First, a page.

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Microbead ban comes into force

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Campaigners are celebrating after the use of microbeads in UK manufactured personal care products was banned.

Manufacturers of cosmetics and personal care products will no longer be able to add tiny pieces of plastic known as ‘microbeads’ to rinse-off products, such as face scrubs, toothpastes and shower gels. The move came about as these tiny bits of plastic can cause serious harm to marine life. They’re designed to be washed down the drain but are too small to filter out during wastewater treatment. Once they’re out in the wild, microbeads can easily be ingested by marine animals.

Environment Minister, Thérèse Coffey, announced the ban, which follows a public consultation launched last year, after increasing calls to get rid of microbeads in personal care products led by a coalition of environmental organisations made up of the Marine Conservation Society (MCS), the Environmental Investigation Agency, Greenpeace UK and Fauna & Flora International.

Dr Laura Foster, MCS Head of Clean Seas, described the move as a hugely important first step but added that more still needs to be done.

“There are lots of products that are not included in the ban, which will continue to be made and sold that contain microplastic ingredients. The next step should be to consider extending the scope of the ban to more products, such as suncreams and make-ups that are in common use,” she said.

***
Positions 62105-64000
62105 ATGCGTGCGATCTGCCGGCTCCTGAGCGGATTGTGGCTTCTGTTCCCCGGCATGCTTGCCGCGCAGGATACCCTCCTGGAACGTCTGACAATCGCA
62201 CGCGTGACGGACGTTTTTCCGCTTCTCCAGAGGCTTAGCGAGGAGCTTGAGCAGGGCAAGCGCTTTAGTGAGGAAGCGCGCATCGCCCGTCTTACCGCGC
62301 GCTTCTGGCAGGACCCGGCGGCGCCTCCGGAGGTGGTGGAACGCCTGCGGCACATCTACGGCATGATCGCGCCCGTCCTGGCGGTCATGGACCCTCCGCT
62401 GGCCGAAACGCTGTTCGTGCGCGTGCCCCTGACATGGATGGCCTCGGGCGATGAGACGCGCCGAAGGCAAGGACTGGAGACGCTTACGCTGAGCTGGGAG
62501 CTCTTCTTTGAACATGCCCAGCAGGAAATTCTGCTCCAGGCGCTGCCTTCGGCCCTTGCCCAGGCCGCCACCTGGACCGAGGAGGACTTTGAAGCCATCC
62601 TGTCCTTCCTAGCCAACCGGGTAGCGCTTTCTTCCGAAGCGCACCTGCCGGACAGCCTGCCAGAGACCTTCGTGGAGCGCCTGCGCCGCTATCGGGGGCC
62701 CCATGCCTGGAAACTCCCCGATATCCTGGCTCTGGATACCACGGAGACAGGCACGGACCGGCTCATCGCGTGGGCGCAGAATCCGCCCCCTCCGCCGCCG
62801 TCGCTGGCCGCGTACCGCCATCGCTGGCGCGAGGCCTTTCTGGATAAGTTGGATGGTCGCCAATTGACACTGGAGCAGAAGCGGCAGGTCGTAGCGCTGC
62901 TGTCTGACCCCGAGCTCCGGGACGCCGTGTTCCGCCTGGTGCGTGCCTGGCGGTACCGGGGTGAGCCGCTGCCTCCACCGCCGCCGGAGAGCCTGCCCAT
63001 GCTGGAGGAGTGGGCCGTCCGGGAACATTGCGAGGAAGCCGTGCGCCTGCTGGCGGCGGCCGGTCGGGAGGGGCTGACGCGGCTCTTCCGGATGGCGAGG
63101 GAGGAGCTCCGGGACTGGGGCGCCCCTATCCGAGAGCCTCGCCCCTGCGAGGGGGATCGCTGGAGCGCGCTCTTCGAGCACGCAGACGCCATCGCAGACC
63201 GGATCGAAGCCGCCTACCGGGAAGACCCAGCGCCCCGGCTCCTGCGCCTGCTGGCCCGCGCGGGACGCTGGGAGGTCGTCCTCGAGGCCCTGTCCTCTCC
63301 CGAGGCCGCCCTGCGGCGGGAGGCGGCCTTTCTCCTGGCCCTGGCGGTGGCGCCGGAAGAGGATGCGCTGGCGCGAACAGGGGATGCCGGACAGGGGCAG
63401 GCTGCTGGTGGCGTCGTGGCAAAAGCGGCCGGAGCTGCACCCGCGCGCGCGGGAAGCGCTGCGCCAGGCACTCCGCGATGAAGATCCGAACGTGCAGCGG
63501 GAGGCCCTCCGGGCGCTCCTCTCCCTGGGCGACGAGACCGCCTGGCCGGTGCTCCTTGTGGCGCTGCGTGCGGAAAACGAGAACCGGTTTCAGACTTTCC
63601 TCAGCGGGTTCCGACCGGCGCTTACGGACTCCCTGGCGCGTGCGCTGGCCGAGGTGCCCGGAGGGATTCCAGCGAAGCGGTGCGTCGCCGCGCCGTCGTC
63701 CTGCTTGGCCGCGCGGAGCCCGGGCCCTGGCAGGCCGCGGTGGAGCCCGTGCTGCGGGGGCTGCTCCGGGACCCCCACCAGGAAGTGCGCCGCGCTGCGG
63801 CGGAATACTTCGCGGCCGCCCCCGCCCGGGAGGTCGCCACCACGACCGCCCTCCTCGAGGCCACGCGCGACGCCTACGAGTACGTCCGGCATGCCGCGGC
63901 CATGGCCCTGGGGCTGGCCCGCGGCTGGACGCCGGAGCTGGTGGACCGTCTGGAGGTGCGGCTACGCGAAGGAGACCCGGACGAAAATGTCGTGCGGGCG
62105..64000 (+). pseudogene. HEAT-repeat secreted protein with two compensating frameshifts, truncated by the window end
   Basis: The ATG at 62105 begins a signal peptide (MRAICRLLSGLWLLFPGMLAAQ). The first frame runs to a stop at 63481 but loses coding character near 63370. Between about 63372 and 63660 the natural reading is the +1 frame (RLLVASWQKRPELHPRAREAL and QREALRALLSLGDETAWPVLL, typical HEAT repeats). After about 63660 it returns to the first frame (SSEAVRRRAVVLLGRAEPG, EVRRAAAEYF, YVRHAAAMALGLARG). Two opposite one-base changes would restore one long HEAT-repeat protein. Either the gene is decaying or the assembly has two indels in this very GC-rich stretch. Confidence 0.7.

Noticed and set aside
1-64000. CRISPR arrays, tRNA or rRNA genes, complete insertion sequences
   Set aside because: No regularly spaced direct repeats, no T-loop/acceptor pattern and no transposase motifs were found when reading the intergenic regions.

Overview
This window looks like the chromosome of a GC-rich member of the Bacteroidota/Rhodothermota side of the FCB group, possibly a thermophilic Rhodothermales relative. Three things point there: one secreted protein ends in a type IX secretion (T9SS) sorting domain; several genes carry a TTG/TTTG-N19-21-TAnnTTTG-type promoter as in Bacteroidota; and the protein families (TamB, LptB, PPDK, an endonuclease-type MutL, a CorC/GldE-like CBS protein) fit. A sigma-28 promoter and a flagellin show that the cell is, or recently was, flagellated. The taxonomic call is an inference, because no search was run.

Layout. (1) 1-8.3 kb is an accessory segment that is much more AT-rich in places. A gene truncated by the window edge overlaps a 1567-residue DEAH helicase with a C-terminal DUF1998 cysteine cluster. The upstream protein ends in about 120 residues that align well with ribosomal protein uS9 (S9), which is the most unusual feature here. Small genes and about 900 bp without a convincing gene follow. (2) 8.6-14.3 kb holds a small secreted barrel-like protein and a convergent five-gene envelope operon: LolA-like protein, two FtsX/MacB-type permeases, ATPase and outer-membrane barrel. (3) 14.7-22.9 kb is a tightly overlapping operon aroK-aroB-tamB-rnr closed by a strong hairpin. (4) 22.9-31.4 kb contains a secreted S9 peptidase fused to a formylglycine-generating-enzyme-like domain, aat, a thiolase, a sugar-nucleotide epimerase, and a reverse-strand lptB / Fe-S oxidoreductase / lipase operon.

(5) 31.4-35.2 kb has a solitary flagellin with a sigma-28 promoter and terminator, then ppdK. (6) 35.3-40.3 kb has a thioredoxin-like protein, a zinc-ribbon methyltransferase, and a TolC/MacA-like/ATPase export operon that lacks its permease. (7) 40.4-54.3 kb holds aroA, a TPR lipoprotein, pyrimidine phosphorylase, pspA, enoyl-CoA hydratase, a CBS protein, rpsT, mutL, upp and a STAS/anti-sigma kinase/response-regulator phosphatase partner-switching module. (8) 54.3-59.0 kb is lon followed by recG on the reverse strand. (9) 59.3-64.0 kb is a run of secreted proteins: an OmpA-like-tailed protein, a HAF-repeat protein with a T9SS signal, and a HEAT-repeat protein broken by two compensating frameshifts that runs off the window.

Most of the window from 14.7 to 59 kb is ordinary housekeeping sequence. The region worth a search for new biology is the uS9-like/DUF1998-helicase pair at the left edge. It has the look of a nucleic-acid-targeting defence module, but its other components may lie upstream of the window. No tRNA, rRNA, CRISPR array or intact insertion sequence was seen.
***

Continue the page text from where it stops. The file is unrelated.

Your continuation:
MCS Senior Pollution Policy Officer, Dr Sue Kinsey, added: “We are delighted that such a robust microbead ban has come into force. This is the strongest and most comprehensive ban to be enacted in the world and will help to stem the flow of micro plastics into our oceans. We believe that this signals a real commitment on the part of this Government to clean up our seas and beaches and hope that this is a first step on this road before we see further actions to combat plastic waste.”

And the Environment Minister continued: “The world’s seas and oceans are some of our most valuable natural assets and I am determined we act now to tackle the plastic that devastates our precious marine life. Microbeads are entirely unnecessary when there are so many natural alternatives available, and I am delighted that from today, cosmetics manufacturers will no longer be able to add this harmful plastic to their rinse-off products.

“Now we have reached this important milestone, we will explore how we can build on our world-leading ban and tackle other forms of plastic waste.”

A ban on the sale of products containing microbeads will follow later in the year.

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